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Too manly men at higher risk for prostate cancer?

By David Liu, PHD

Sunday July 29, 2012 (foodconsumer.org) -- Men who have high levels of a male reproductive hormone called testosterone are at high risk for prostate cancer and lung cancer, according to a study published on July 24, 2012 in Cancer Epidemiology, Biomarkers & Prevention.

The study led by Zoe Hyde of University of Western Australia in Australia and colleagues found each one SD increase in free testosterone was correlated with 9 percent increased prostate cancer.

The study involved 3,635 community-dwelling men aged 70 to 88 years whose blood samples were analysed to measure testosterone, sex hormone-binding globulin (SHBG), and luteinizing hormone (LH).  During a mean 6.8-year follow-up, 297, 104 and 82 cases of prostate cancer, colorectal cancer and lung cancer respectively were recorded.

In addition to the positive link between free testosterone and risk of prostate cancer, higher total testosterone was also found associated with lung cancer. 

To be exact, men who had 20 nmol/L of total testosterone were 38 percent more likely than those who had 15 nmol/L to develop lung cancer. Men who had 30 nmol/L were 3.6 times more likely than those who had 10 nmol/L to develop the disease.  Higher free testosterone was associated with lung cancer too.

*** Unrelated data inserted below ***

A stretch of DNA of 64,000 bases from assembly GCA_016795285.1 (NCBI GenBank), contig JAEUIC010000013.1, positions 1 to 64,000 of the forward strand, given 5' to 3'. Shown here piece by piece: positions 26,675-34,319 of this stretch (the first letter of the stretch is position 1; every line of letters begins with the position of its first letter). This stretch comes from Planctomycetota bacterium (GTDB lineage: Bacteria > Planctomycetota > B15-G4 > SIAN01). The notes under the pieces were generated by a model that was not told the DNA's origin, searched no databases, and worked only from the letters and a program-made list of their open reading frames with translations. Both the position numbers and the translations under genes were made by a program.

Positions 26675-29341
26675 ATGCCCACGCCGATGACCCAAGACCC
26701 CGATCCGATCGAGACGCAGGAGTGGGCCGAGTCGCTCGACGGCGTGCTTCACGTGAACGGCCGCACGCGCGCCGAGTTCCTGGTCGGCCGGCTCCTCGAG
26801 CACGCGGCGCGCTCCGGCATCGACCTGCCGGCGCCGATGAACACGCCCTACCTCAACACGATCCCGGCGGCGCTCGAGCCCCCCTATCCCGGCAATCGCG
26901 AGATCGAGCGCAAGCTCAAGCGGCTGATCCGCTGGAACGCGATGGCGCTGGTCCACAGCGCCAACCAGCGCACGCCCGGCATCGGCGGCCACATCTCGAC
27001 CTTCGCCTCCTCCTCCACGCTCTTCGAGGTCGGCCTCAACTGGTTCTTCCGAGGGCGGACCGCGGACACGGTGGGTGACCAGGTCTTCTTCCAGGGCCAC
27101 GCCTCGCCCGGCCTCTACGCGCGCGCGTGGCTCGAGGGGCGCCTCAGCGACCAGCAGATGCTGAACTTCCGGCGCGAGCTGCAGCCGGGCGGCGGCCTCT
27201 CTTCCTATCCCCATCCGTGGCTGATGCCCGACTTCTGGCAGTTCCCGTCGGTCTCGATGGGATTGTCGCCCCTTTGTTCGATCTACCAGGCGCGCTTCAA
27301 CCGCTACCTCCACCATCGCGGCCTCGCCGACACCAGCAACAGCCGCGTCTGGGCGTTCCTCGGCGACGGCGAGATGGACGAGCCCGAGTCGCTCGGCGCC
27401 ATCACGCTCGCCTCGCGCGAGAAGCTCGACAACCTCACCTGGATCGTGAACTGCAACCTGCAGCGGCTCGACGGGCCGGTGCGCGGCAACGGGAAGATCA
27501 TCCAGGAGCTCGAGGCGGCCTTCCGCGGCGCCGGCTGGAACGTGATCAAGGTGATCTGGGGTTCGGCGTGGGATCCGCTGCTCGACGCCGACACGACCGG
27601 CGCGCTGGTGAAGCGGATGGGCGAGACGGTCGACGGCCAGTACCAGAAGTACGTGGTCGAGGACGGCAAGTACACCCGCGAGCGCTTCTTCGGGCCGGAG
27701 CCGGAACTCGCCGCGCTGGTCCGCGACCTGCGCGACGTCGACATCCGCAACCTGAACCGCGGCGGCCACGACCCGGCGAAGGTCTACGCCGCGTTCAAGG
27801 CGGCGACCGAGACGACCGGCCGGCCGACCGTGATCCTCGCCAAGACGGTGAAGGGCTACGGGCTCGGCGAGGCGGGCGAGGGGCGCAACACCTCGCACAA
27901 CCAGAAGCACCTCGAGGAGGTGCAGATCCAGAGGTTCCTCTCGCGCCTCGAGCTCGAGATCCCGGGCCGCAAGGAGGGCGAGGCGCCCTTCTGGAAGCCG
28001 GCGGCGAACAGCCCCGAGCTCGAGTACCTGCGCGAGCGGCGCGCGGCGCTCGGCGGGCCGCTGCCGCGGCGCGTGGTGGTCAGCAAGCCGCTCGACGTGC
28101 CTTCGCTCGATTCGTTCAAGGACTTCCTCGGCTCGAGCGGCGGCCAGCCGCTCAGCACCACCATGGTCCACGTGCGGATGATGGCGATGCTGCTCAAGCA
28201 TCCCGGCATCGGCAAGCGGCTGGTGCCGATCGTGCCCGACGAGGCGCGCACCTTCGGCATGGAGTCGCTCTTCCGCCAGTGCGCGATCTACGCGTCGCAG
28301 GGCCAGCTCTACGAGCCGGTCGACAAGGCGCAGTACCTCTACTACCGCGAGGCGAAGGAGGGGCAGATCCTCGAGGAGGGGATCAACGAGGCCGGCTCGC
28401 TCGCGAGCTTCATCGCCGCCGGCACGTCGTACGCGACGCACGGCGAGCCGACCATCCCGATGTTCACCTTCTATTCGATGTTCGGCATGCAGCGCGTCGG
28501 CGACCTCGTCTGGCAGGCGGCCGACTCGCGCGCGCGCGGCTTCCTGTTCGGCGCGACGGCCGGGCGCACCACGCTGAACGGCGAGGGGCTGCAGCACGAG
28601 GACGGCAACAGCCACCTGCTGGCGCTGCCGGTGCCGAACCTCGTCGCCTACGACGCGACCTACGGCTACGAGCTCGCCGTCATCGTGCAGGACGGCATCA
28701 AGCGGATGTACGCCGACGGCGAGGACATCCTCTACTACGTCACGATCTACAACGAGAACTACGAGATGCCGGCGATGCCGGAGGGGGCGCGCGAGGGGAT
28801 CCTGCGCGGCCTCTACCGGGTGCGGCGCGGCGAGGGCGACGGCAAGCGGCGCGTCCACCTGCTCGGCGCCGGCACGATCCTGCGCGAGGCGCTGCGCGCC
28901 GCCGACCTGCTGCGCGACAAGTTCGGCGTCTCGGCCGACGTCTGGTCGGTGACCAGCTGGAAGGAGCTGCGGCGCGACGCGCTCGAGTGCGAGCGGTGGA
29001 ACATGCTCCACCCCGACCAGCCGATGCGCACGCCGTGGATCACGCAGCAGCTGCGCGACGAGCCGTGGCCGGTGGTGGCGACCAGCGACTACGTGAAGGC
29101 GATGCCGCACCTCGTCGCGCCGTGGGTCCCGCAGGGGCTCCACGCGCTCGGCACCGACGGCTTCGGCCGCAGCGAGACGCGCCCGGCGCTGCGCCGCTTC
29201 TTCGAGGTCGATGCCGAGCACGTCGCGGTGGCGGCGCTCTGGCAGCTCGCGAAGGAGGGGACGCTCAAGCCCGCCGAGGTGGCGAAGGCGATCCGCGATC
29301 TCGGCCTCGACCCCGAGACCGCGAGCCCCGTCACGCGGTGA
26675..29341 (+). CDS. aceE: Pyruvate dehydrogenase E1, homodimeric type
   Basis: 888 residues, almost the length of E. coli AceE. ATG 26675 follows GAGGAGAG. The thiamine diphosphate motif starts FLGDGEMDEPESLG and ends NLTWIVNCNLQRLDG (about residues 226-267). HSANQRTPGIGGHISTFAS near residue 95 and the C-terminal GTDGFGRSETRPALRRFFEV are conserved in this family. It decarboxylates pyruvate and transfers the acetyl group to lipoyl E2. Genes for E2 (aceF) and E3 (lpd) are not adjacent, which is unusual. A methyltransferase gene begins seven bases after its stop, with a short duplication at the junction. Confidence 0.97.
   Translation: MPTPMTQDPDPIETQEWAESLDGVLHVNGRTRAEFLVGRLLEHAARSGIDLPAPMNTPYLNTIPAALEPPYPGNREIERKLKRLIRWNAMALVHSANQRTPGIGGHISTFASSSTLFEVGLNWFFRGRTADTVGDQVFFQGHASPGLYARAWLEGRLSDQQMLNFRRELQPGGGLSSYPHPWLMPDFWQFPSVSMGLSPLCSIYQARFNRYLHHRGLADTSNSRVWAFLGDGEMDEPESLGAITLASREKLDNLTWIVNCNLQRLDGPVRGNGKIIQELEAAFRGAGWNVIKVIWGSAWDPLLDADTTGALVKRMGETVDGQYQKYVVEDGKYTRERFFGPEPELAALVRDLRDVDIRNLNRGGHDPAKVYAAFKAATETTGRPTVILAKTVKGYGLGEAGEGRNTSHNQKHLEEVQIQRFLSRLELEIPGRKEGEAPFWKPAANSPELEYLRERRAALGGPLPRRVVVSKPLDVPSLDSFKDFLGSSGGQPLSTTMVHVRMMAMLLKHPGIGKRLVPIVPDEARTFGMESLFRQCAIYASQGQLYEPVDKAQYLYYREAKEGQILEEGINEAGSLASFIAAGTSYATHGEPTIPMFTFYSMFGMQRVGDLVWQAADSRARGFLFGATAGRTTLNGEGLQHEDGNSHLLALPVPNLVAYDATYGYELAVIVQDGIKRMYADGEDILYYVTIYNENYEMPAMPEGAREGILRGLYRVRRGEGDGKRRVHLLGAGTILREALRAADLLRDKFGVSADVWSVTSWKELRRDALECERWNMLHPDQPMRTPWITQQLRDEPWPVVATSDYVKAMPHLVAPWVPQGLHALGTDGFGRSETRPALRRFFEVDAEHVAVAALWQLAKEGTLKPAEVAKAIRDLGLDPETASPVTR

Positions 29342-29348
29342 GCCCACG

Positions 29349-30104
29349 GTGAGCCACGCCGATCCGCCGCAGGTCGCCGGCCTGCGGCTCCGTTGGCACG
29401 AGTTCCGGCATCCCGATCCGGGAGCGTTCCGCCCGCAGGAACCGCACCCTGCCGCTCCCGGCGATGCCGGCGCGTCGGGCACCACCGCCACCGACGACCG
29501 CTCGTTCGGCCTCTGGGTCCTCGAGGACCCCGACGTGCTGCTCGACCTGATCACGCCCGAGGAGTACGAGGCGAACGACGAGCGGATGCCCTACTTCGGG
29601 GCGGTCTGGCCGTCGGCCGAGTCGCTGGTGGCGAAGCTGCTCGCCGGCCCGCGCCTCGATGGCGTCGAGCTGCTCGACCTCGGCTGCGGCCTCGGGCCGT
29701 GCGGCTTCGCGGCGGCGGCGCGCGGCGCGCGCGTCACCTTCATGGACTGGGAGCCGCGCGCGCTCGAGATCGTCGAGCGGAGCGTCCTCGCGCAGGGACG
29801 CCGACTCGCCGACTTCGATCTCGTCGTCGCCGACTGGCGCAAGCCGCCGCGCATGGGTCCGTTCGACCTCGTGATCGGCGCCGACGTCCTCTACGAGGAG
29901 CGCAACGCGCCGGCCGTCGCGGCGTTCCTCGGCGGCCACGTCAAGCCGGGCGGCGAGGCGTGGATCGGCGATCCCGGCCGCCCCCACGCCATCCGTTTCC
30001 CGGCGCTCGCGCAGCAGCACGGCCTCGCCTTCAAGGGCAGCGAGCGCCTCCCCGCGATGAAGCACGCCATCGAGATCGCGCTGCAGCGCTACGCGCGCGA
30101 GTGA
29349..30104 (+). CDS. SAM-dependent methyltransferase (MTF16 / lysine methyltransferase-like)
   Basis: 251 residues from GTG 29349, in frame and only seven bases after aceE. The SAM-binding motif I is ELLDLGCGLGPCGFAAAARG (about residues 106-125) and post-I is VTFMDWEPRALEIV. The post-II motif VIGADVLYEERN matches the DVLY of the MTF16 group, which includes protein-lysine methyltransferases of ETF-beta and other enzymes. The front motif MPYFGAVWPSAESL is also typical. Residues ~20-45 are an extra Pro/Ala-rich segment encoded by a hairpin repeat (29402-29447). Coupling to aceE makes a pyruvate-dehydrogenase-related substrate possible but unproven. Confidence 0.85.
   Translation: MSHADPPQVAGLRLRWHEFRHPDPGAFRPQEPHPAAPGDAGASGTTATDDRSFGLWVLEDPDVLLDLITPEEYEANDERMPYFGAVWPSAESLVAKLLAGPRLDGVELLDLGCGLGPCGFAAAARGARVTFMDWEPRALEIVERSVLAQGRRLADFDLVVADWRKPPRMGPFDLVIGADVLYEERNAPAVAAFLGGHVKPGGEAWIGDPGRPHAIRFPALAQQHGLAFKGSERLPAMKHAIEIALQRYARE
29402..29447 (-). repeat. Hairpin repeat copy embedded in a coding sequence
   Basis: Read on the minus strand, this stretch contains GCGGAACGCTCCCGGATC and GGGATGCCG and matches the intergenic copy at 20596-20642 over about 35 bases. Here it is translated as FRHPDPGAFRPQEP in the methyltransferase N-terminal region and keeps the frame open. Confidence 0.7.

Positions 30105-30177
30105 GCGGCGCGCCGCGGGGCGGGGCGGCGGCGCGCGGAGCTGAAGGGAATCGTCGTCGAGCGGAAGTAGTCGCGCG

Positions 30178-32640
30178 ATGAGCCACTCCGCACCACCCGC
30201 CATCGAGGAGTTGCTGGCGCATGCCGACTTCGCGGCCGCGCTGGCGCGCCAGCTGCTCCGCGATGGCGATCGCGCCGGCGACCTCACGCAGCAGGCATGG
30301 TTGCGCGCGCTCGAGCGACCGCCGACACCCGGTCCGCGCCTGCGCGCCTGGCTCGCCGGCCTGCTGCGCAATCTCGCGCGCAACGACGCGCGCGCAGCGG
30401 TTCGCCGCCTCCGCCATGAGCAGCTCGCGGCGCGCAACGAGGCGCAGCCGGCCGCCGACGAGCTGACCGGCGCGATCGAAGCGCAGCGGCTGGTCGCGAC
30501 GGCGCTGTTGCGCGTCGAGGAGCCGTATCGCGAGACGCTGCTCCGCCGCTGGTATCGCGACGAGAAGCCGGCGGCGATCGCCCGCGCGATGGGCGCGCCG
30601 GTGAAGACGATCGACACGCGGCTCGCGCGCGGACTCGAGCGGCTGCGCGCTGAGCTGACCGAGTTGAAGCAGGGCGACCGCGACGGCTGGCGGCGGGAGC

However, no hormones tested for the study were correlated with colorectal cancer and SHBG and LH were not linked to lung cancer either.

All associations held true after current smokers were excluded from the analysis.

The researchers concluded "Higher free testosterone was associated with incident prostate cancer. Higher testosterone levels may also be associated with lung cancer."

They suggested that research need to be done to examine whether testosterone therapy would increase risk of prostate cancer.

Prostate cancer is diagnosed in about 220,000 men each year in the United States and the disease kills about 35,000 men in the country annually, according to the National Cancer institute.